FOR the best part of five years, Mark Flanagan has flirted with the top of the cruiserweight division.
The hard-hitting Queenslander has done things the hard way, there’s no doubting this. From his early rise, facing hometown fighters as the opponent, right through to his two world title chances on foreign soil, it’s never come easy.
Faced with a choice to either rebuild his resume against soft opposition, or seek the hardest challenge available, Flanagan (24-7, 17 KOs) made the decision that few would, signing to face unbeaten future star, Jai Opetaia.
Just hours away from his latest challenge, the 29-year-old wouldn’t have it any other way.
“This fight is better late than never,” he told Aus-Boxing.
“It was more it was more about him (Jai) building up his record as I was already at international level. Not that he wasn’t ready. It’s a better fight now than it would’ve been earlier.
“He’s a good fighter, I’m not blind, I see his ability and his skills. He’s good all round, but he hasn’t been tested yet. He’s had good fights, but nothing that’s really put him under too much pressure.
“Credit to him, being a good boxer. I’m definitely his biggest test, he either rises or sinks.”
As his record attests, few aside from those capable at the highest level have gotten past the Townsville-born slugger.
Following his second unsuccessful attempt against unbeaten world champion Arsen Goulamirian, Flanagan realised the enormity of the mountain he faced next.
Understanding the importance of his next move, and the immediate prospect of another big fight providing he upsets Opetaia on Saturday night, Flanagan took the fight that few expected him to face.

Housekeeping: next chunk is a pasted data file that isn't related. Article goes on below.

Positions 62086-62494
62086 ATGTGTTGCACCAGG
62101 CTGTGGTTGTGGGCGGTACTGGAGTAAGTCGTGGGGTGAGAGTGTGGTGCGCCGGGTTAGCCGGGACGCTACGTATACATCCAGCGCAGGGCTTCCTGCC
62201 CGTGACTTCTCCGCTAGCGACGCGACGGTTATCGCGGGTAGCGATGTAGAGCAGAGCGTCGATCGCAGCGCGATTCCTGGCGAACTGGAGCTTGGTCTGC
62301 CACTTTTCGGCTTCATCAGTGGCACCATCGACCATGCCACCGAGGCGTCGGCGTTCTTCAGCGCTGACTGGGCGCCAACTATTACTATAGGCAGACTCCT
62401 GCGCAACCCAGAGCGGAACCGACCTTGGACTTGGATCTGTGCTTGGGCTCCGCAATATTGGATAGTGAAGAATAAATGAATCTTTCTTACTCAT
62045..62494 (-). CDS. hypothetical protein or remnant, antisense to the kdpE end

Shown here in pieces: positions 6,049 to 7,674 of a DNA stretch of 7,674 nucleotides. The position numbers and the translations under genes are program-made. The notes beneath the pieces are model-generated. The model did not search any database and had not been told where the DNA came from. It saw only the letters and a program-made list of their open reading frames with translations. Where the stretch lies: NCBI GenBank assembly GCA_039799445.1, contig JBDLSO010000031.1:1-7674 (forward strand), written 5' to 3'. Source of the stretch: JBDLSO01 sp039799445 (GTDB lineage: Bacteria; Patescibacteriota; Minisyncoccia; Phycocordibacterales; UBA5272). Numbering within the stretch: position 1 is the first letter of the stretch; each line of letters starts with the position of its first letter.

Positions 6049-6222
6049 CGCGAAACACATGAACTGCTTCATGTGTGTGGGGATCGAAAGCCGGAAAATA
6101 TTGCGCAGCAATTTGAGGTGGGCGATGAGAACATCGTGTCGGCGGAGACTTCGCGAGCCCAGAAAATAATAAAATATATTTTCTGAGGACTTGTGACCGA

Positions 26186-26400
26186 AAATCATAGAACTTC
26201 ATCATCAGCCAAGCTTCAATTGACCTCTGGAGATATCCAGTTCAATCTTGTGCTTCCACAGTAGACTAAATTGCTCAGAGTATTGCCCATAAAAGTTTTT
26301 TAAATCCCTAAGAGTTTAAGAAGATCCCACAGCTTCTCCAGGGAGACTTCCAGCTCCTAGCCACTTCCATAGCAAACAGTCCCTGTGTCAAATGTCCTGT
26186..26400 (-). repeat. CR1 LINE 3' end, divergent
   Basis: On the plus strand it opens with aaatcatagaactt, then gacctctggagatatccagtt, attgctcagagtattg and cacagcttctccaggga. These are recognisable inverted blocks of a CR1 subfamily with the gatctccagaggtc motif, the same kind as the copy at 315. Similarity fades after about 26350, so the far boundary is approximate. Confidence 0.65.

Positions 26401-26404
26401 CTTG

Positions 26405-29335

As for his reasoning, it’s pretty obvious, really. Legitimacy and time.
“I need to prove myself again, I could’ve easily knocked a few fights back,” he explained.
“Being busy guy, I don’t have the time or patience for fights that I know I’m going to win. I was knocking back fights I knew I’d win, I want a challenge. I’m not looking to build up my numbers, or a fake fan base.
“I want to test out these new guys. I want to see what these new guys are about. I’m still improving, even though I’ve lost a step or two in a few places, but I’m working on it.
“Yeah, I’m feeling my age, for sure, but it hasn’t taken anything out of me.”
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Given the opportunity to grade the progression of Opetaia (18-0, 14 KOs), who owns a slew of regional titles, Flanagan gave a refreshingly honest answer.
“No offence, but his hardest fights were against my sparring partners,” he quipped.
“On paper, and by calibre, I move around the gym with them and they’re the guys he’s fighting. They’re the peak of his resume.
“I started my career as the B-side. Where I came from in Townsville, there was no sparring, no fights, and I was always as the opponent. Not knowing what was going to happen, I assumed I’d be fighting out of pubs.
“No one knew how far you could go. I took the long hard road, whereas with Jai, I think he’s been handed his wins.
“For this camp, I used my two weeks off work to go back to where it all started. Left my wife and son at home and I trained three times a day for two weeks, which Jai does every day.
“I did it in perfect timing, when I came back, my sparring was all in Brisbane. Flying over a real talent in Floyd Masson, out of my own pocket. I’m pulling out all of the stops.”
As for his career prospects, Flanagan won’t look past the televised opportunity he’s been granted on Fox Sports. Which for him, brings a sense of irony, given his rise on the same platform years ago.
“A win puts me back to where I want to be,” he concluded.
“I could’ve easily gone the long way around, getting regional titles that are handed out these days.
“When I came up, I was on Fox Sports a lot. At once stage, I was one of the guys with the most main event slots with Fox, thanks to my long-time promoter Angelo Di Carlo.
“Even being from Townsville, not being Ange’s main guy originally. I got on that platform so early in my career. When they left it was massive blow, and it’s great to have televised fights on Fox Sports again.
“But for this fight, and fights like this, it’s perfect. This is one big fish, take him out, and take his spot.”